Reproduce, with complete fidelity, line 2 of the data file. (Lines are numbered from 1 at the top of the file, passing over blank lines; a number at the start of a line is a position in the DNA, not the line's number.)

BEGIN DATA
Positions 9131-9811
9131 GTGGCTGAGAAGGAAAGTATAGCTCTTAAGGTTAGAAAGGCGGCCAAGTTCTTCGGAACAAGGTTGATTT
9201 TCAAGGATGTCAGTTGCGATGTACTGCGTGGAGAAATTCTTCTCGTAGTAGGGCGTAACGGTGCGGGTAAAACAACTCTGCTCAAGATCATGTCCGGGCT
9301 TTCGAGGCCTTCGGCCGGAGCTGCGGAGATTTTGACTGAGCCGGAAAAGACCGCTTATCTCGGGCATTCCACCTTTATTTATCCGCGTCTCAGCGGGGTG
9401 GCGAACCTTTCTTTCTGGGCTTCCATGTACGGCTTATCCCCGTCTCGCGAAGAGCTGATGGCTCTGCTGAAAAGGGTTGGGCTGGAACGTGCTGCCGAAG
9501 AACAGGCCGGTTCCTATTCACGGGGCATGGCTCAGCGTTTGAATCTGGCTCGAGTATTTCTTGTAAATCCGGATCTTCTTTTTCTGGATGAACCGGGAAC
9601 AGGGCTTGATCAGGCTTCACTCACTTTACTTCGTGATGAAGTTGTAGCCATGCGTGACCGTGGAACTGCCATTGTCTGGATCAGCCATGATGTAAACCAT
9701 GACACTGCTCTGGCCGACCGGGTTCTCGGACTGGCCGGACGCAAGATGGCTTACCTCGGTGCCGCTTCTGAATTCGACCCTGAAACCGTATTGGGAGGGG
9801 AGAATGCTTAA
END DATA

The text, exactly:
9131 GTGGCTGAGAAGGAAAGTATAGCTCTTAAGGTTAGAAAGGCGGCCAAGTTCTTCGGAACAAGGTTGATTT